This is a specific example, but it represents a broader thought process, too — when you’re thinking about your customers or community and what they need, remember that you can do some testing before you commit to major expenses. If within a few months you realize that there’s a big need for something you were considering, revisit it. But you may find that it wasn’t necessary, and that you saved yourself considerable expense (and headaches) by holding off.
Make the space's setup permanent
We think our space looks great and functions well — it's a mix of cozy and colorful, open and collaborative, work-friendly and chill-friendly. But longtime members have seen the specifics of that setup shift and change over nine months. Where we had smaller tables setup as two-member workstations, more clustered, meeting-worthy workspaces popped up. A workstation-less area became a writers' nook.
We purposefully decided against being precious about the way The Skillery is arranged, because the key in a coworking space, we figure, is the "co" part, and we want to let that lead the way. Changing to suit our members' needs is what fits, and we like things that way.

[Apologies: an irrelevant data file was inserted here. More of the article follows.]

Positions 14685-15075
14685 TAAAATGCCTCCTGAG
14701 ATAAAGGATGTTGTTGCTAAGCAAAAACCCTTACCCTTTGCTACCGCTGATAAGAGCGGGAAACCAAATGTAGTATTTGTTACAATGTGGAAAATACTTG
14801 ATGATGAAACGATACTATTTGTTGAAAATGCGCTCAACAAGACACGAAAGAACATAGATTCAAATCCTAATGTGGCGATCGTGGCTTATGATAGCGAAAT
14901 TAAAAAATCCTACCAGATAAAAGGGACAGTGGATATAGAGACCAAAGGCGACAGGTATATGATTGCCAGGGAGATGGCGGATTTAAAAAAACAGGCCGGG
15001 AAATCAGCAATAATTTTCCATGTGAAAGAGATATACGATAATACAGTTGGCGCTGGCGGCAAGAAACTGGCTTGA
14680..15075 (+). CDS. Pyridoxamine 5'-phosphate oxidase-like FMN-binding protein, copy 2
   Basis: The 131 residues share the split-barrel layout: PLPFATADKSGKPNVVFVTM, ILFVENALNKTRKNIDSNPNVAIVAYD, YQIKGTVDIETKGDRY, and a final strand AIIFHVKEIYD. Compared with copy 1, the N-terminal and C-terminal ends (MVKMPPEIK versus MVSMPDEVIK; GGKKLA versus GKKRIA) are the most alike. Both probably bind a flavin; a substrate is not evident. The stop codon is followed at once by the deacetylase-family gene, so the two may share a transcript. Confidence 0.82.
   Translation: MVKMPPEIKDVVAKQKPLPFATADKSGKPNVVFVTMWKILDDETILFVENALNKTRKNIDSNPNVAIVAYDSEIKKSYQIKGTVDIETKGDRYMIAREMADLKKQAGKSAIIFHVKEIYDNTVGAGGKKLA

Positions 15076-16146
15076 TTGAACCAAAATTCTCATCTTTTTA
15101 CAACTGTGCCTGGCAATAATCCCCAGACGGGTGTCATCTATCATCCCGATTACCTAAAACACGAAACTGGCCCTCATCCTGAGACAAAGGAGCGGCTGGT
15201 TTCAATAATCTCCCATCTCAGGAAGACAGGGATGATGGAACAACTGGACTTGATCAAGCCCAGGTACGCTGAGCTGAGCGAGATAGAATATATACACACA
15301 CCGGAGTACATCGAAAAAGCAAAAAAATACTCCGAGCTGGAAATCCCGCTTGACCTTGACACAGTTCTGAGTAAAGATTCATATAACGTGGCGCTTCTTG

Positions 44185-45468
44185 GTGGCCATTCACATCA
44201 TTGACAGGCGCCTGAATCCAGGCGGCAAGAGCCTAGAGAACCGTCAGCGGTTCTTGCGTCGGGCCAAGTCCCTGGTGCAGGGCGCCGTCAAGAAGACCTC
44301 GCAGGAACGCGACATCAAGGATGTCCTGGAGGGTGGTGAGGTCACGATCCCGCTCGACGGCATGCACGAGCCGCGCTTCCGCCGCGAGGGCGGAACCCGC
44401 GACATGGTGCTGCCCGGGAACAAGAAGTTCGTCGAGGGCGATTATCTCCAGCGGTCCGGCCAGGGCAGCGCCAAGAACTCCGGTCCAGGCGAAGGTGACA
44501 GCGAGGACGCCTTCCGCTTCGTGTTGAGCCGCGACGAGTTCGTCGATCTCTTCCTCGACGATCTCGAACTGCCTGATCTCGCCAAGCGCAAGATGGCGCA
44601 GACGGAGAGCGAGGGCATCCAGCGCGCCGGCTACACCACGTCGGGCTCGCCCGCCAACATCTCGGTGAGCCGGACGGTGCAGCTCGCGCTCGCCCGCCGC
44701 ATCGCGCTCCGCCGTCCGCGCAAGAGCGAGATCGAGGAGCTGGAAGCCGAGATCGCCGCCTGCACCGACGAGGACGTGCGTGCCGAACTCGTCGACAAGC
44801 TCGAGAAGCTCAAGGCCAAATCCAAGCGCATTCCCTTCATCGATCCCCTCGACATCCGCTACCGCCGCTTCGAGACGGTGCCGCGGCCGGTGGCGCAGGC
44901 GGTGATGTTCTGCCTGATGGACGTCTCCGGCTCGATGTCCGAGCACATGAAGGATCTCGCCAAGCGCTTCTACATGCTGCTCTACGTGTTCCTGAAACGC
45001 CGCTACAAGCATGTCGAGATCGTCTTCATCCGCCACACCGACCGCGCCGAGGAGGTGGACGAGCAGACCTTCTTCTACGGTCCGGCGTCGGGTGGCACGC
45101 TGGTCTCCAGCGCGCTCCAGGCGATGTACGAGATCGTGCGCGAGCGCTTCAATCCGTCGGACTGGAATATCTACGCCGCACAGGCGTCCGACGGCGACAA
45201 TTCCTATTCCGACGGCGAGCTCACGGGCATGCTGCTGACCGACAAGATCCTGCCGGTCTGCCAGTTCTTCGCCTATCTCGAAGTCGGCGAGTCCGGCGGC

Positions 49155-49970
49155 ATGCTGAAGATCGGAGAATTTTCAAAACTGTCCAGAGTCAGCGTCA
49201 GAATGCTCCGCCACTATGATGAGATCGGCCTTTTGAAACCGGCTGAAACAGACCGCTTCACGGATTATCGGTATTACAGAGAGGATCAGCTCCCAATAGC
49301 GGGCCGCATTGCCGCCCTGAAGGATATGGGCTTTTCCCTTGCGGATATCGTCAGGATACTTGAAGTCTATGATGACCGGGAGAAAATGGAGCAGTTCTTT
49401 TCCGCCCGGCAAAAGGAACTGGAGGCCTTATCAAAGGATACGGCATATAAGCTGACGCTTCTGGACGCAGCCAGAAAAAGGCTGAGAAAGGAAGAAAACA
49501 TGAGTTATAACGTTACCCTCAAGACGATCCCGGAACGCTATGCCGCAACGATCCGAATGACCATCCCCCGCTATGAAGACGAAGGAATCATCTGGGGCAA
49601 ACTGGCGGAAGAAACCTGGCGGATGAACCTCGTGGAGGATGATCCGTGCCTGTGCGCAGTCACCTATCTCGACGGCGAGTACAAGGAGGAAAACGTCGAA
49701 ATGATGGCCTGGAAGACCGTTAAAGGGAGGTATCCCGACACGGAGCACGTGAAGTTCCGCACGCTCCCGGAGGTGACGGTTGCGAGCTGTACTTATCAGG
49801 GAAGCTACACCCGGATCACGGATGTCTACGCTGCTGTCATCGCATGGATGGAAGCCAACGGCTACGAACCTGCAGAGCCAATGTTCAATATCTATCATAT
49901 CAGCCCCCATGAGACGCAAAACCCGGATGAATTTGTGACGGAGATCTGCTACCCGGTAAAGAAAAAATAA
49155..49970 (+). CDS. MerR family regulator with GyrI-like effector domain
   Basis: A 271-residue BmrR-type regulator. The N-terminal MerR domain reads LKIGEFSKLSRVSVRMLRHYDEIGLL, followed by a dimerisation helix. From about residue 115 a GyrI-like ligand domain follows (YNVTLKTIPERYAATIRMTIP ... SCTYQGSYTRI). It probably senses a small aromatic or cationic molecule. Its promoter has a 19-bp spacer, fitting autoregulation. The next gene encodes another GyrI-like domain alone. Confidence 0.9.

Exist on an island
We couldn't be more proud of what The Skillery has become, growing from an online hub for classes into the real-world home for entrepreneurs and independent professionals it is now. But that growth hasn't just come from our team's sweat (which we mean literally — a few of us were sanding and finishing desks in the Tennessee summer sun pre-opening). We've made a point of linking up with partners who share our passions — like Steadfast Coffee, who hosted an awesome pop-up while waiting for their new home to be built, and The Porch Writers' Collective, who continue to host awesome writing classes in our space — and those partnerships have made The Skillery stronger, better and happier.
Be rigid about our decisions
See item No. 1 as a loose example. We initially decided that 100 percent open, flexible coworking was the best option for our space and our members. But if there's one thing we are rigid about, it's listening to our members about what suits them best, and over time, we learned that semi-private spaces were wanted and warranted. So we added that option (the Yellow Room, the Green Room and the White Table).
We initially decided that day passes made the most sense when it came to offering prospective members a test-drive of the space. But members felt like it took a little more tire-kicking to get a sense of vibe and fit, so we added a weekly membership option.
We expected individual freelancers and entrepreneurs to join our membership ranks, so our initial membership options were designed for one person. But we ended up welcoming quite a few fantastic teams that were interested in team memberships, so we added those too.
Being flexible ultimately fits what we are and what we want to be, and we think it's serving us well. We hope you do too.
What about you — are there some nots you made conscious decisions about with your work and/or your business? We'd love to hear some thoughts. And if you haven't been by The Skillery yet, we'd love to meet you; come by for a tour any time.